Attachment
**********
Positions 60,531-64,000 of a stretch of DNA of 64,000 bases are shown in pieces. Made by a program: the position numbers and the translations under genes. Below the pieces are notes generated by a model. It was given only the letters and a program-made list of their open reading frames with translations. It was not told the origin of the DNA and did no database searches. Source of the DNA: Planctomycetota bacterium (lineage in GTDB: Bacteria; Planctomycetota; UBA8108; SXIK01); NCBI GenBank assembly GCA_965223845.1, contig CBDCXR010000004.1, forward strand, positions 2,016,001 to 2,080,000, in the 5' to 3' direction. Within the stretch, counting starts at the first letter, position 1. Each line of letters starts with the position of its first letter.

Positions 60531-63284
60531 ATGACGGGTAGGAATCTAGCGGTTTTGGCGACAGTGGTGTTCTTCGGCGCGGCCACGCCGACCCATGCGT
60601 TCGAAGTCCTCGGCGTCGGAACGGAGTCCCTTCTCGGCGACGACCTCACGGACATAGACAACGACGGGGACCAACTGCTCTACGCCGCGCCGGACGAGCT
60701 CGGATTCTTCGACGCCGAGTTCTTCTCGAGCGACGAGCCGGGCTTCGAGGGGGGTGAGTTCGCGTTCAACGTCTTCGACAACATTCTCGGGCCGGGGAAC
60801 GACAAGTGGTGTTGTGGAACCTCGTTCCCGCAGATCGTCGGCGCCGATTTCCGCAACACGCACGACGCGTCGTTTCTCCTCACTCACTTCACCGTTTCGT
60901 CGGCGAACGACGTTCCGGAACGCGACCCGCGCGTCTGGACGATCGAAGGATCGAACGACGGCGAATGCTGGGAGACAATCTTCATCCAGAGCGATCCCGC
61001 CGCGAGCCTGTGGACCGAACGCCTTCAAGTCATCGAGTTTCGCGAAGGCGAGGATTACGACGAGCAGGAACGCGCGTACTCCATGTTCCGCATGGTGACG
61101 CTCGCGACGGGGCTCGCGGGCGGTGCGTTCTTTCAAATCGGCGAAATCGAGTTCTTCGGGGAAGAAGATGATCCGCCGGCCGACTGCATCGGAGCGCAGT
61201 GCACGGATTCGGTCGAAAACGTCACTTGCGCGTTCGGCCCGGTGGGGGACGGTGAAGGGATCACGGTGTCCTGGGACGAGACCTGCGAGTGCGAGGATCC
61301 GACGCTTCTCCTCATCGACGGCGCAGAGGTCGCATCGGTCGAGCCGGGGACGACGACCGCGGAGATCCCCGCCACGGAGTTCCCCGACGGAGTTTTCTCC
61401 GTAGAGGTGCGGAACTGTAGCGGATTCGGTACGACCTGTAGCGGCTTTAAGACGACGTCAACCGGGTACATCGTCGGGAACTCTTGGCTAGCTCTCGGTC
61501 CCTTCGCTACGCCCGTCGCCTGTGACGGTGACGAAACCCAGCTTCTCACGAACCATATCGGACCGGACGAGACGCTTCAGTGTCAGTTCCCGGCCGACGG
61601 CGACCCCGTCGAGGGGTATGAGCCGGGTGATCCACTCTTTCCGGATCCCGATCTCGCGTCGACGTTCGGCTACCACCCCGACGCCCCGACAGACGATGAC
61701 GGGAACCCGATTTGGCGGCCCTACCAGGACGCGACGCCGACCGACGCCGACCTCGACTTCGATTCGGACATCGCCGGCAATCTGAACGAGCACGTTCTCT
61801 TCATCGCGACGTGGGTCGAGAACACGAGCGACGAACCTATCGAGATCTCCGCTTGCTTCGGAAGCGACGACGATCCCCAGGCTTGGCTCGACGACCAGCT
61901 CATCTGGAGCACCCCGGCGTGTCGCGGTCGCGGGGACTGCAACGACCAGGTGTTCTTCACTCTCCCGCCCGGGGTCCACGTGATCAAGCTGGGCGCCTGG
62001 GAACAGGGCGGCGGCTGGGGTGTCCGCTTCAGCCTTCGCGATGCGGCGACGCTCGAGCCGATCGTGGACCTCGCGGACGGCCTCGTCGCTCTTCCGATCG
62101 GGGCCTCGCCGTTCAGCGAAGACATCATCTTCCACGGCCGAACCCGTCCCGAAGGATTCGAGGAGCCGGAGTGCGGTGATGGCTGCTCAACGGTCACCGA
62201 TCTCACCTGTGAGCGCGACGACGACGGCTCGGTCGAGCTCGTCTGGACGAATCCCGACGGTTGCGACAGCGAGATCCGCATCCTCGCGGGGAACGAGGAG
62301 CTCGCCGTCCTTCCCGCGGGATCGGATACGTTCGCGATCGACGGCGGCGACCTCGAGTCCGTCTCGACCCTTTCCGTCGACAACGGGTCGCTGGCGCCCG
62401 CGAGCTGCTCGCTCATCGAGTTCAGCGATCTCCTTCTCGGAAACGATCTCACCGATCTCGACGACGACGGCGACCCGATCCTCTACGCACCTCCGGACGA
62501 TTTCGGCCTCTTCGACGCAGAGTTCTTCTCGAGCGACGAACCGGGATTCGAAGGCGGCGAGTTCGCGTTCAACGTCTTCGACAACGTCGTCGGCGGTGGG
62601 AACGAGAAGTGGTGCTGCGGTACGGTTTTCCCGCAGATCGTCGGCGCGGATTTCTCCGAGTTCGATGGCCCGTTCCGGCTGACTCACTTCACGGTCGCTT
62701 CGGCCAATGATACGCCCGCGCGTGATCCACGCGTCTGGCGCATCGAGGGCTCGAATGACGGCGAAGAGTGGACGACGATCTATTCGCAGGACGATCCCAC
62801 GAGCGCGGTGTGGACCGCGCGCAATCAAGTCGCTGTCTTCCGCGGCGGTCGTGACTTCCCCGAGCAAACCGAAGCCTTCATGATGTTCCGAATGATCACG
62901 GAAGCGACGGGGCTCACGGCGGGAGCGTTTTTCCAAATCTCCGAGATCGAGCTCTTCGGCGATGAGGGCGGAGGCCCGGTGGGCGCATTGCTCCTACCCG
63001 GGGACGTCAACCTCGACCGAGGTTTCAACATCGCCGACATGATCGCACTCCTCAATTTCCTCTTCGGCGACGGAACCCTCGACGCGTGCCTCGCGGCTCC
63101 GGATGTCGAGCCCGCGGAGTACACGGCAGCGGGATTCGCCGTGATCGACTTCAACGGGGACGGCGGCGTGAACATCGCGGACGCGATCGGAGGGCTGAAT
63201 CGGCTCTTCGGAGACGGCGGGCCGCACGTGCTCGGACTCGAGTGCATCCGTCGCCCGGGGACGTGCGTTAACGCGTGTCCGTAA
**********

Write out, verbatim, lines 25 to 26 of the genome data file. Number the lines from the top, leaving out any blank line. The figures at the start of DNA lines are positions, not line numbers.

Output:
62701 CGGCCAATGATACGCCCGCGCGTGATCCACGCGTCTGGCGCATCGAGGGCTCGAATGACGGCGAAGAGTGGACGACGATCTATTCGCAGGACGATCCCAC
62801 GAGCGCGGTGTGGACCGCGCGCAATCAAGTCGCTGTCTTCCGCGGCGGTCGTGACTTCCCCGAGCAAACCGAAGCCTTCATGATGTTCCGAATGATCACG